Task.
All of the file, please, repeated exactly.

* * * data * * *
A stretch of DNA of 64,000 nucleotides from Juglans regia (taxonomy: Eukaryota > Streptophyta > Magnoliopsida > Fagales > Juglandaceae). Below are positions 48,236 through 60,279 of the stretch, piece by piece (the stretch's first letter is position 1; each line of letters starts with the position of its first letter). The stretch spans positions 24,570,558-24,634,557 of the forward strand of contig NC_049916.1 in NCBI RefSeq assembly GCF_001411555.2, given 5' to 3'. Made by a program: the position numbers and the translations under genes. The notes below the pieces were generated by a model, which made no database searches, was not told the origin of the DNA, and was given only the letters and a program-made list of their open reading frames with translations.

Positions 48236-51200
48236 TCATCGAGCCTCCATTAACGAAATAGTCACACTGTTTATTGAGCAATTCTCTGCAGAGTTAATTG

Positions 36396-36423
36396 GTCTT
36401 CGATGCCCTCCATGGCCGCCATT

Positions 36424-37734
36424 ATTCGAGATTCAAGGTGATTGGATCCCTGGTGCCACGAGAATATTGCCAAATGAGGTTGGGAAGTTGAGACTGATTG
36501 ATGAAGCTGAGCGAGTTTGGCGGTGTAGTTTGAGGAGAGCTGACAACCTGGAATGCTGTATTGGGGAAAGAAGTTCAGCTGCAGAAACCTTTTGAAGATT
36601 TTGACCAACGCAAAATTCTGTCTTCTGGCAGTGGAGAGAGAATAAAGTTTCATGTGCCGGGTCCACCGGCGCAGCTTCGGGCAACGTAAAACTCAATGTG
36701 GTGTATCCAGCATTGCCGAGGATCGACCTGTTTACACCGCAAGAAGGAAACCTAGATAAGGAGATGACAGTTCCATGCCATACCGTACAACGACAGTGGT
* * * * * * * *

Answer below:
A stretch of DNA of 64,000 nucleotides from Juglans regia (taxonomy: Eukaryota > Streptophyta > Magnoliopsida > Fagales > Juglandaceae). Below are positions 48,236 through 60,279 of the stretch, piece by piece (the stretch's first letter is position 1; each line of letters starts with the position of its first letter). The stretch spans positions 24,570,558-24,634,557 of the forward strand of contig NC_049916.1 in NCBI RefSeq assembly GCF_001411555.2, given 5' to 3'. Made by a program: the position numbers and the translations under genes. The notes below the pieces were generated by a model, which made no database searches, was not told the origin of the DNA, and was given only the letters and a program-made list of their open reading frames with translations.

Positions 48236-51200
48236 TCATCGAGCCTCCATTAACGAAATAGTCACACTGTTTATTGAGCAATTCTCTGCAGAGTTAATTG

Positions 36396-36423
36396 GTCTT
36401 CGATGCCCTCCATGGCCGCCATT

Positions 36424-37734
36424 ATTCGAGATTCAAGGTGATTGGATCCCTGGTGCCACGAGAATATTGCCAAATGAGGTTGGGAAGTTGAGACTGATTG
36501 ATGAAGCTGAGCGAGTTTGGCGGTGTAGTTTGAGGAGAGCTGACAACCTGGAATGCTGTATTGGGGAAAGAAGTTCAGCTGCAGAAACCTTTTGAAGATT
36601 TTGACCAACGCAAAATTCTGTCTTCTGGCAGTGGAGAGAGAATAAAGTTTCATGTGCCGGGTCCACCGGCGCAGCTTCGGGCAACGTAAAACTCAATGTG
36701 GTGTATCCAGCATTGCCGAGGATCGACCTGTTTACACCGCAAGAAGGAAACCTAGATAAGGAGATGACAGTTCCATGCCATACCGTACAACGACAGTGGT